Lentils are legumes—cousins to beans, chickpeas, soybeans, and peanuts. The name “lentil” actually comes from the Latin word for “lens,” which makes sense since the dried bean looks like a little lens. Like many other beans, they’ve been used in cooking for centuries and are thought to have originated in the Near East. But they’re routinely cultivated (and a part of the cuisine) throughout Europe, Asia, and North Africa. Lentils are available in a few varieties or colors – yellow, brown, red, green, black. Delicious in stews, soups, and as an alternative to meat for vegan sloppy joes, lentils are full of fiber and nutrients.
Protein in Lentils: 9 grams per 1/2 cup
Recipe using Lentils
Chickpeas, otherwise known as garbanzo beans are very rich in fiber. Chickpeas are a complete protein, which means they have all 9 essential amino acids. They are a mainstay in many cultures making appearances in middle eastern foods like hummus and falafels and Indian curries and stews. There are many ways to use chickpeas, either as whole beans or as flour. Chickpeas are delicious roasted or straight from a can, when rinsed and added to a salad, soup or stew. You can use chickpea flour as a substitute in some recipes for all-purpose flour to increase the protein and make the dish gluten-free like in these vegan strawberry crepes.
Protein in chickpeas: 7 grams per 1/2 cup
Easy ways to use chickpeas:
- Mash them into hummus
- Roast them for a savory, crunchy snack
- Use as a salad topper
Recipes using this plant-based protein source:
Nuts like Almonds and Cashews
Almonds and cashews are great sources of plant-based protein. Almonds contain lots of healthy fats, fiber, protein, magnesium and vitamin E. The health benefits of almonds include lower blood sugar levels, reduced blood pressure and lower cholesterol levels. They can also reduce hunger and promote weight loss.
Protein in Almonds: 8 grams of protein in 1/4 cup
Protein in Cashews: 12 grams of protein per 1/2 cup
Easy ways to use almonds and cashews:
- eat a handful as a healthy and nutritious snack
- add to your morning oatmeal
- enjoy as a nut butter in a smoothie, over yogurt,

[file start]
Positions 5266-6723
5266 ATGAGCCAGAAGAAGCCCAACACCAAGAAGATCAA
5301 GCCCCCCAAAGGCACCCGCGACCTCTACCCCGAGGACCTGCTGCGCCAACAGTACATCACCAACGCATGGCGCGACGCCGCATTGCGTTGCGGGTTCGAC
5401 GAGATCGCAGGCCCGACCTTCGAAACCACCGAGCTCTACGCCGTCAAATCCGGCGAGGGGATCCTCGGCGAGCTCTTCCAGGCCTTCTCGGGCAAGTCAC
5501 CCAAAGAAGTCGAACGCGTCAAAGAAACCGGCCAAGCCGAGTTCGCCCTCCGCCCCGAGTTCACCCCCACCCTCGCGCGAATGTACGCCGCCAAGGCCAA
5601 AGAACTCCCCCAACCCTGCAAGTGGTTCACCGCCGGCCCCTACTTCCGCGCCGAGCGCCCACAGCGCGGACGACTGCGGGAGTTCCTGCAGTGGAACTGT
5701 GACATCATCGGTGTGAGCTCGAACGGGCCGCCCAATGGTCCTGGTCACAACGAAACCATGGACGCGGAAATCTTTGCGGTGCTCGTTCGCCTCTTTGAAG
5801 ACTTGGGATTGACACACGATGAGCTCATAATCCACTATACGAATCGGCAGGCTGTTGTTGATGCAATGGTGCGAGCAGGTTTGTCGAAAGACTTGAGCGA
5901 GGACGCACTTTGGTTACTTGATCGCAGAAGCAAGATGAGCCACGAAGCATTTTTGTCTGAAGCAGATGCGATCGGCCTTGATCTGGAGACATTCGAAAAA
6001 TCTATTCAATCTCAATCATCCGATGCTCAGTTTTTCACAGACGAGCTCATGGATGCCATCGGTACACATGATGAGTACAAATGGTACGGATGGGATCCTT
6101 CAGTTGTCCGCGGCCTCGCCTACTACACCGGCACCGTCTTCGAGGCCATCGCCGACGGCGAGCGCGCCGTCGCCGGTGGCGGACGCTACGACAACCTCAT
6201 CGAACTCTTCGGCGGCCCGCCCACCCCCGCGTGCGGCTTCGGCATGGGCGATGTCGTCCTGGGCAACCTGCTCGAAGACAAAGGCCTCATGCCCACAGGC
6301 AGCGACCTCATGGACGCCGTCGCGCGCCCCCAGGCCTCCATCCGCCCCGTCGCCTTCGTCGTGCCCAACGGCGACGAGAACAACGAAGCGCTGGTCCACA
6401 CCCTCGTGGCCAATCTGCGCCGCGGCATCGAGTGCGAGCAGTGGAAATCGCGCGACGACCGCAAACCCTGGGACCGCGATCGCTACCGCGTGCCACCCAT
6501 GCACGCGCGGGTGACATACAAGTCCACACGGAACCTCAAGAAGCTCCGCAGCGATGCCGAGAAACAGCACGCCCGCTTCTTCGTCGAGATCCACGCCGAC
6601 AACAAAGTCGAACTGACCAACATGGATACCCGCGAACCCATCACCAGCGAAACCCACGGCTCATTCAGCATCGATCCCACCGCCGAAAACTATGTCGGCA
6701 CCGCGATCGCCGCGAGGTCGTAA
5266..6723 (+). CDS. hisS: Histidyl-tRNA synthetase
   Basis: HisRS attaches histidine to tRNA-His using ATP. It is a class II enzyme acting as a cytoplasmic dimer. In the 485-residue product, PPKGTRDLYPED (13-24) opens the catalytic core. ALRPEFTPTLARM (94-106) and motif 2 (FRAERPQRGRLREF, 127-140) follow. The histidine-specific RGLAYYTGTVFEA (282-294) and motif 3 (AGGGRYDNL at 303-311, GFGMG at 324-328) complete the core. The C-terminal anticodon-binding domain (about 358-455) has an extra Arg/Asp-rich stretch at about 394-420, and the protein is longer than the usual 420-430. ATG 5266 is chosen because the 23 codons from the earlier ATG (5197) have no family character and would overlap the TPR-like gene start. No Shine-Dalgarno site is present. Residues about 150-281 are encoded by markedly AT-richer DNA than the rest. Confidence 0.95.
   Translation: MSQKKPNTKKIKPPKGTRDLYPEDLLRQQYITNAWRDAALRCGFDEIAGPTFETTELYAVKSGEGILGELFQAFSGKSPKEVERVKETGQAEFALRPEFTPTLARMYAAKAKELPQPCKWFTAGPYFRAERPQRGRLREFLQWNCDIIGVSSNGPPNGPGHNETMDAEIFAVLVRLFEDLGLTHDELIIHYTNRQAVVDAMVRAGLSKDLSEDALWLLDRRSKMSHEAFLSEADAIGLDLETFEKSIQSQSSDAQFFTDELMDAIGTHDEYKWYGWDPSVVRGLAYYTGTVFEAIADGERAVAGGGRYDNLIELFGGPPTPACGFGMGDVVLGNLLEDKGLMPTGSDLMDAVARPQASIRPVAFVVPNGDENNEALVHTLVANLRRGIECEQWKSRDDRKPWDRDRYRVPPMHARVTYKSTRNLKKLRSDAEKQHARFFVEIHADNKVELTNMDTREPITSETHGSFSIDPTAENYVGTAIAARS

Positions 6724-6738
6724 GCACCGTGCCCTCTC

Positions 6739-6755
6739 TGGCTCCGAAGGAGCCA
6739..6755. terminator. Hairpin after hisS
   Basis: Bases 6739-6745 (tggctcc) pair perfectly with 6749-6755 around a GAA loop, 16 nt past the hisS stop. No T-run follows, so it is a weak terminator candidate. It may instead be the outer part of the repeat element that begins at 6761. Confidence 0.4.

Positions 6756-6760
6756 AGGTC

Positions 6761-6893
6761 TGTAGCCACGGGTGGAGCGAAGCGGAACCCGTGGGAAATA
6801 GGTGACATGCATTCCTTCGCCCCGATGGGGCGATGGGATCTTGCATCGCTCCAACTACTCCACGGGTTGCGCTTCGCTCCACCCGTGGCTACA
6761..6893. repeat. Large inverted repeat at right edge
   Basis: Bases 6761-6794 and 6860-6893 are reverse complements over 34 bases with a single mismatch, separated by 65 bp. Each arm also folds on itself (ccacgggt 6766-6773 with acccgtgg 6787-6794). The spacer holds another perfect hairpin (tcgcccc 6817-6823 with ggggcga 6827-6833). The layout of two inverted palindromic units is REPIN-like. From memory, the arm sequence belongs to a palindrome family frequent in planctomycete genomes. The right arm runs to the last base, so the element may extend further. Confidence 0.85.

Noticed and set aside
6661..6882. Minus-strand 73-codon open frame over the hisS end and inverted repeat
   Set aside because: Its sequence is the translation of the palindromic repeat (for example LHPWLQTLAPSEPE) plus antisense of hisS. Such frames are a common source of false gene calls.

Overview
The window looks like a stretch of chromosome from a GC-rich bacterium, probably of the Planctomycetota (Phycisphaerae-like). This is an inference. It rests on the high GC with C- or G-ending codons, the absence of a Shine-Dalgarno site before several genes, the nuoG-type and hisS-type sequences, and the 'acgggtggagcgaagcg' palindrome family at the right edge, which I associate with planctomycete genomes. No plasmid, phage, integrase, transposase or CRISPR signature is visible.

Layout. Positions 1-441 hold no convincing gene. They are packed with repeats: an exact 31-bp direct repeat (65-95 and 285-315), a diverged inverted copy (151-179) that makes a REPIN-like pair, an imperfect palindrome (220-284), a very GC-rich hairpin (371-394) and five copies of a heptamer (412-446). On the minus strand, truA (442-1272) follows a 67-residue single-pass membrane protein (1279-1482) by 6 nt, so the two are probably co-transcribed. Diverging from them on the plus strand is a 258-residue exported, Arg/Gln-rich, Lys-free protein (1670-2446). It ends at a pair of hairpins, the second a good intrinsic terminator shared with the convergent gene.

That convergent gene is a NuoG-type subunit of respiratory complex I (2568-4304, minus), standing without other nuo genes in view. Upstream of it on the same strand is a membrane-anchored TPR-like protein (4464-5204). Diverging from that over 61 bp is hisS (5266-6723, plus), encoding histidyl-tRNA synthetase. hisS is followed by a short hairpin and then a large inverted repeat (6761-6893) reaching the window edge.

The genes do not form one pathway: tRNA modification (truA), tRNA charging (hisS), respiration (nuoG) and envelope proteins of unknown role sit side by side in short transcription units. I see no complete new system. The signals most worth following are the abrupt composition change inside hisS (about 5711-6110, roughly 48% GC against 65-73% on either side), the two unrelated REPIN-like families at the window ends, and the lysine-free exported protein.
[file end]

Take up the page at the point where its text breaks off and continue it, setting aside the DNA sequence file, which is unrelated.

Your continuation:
- ass to salads to add a nutritious crunch
Recipes using Nuts
Beans and Peas
Black beans, kidney beans, white beans all have a similar nutrient profile. High in fiber and in protein, a diet rich in beans may help reduce blood sugar and insulin resistance. Eating more beans and legumes as a source of protein instead of meat is also environmentally friendly. Add them to soups, stews and salads, or just eat them on their own for a nutritious vegetarian meal.
Protein in Beans: 7 grams of protein per 1/2 cup
Recipes using beans
A pantry staple, eating peanut butter is an easy way to get protein in your diet. Peanut butter provides a good amount of protein, along with essential vitamins and minerals, such as magnesium, potassium, and zinc. There are so many ways to enjoy peanut butter.
- Slather it on toast with banana slices
- Toss into a peanut butter chocolate smoothie
- Make peanut butter protein balls
- Use as a topper for oatmeal
- Dip fruit and celery sticks
- Make a savory peanut butter sauce or dressing
Protein in peanut butter: 7 grams in 2 tablespoons
Recipes Using Peanut Butter
Quinoa is an incredibly popular source of plant-based protein because it is a gluten-free grain, high in protein, and one of the few plant foods that contain sufficient amounts of all nine essential amino acids to be considered a complete protein. It is also high in fiber, magnesium, B vitamins, iron, potassium, calcium, phosphorus, vitamin E and various beneficial antioxidants
Protein in quinoa: One cup of cooked quinoa contains 8g of plant-based protein.
Recipes using quinoa
Green Leafy Vegetables have Protein Too
While not a complete protein, you can combine green leafy vegetables like kale and spinach with other proteins like beans in stews and soups to get the complete protein you need.
Spinach and kale have 3 grams of protein per 1 cup
Broccoli has 3 grams of protein per 1/2 cup
Peas have 4 grams of protein per 1/2 cup
Sweet Potatoes have 2 grams of protein per 1/2 cup
Lima beans have 6 grams of protein per 1/2 cup
Recipes using plant-based proteins
Related Reading: Foods that Boost Immunity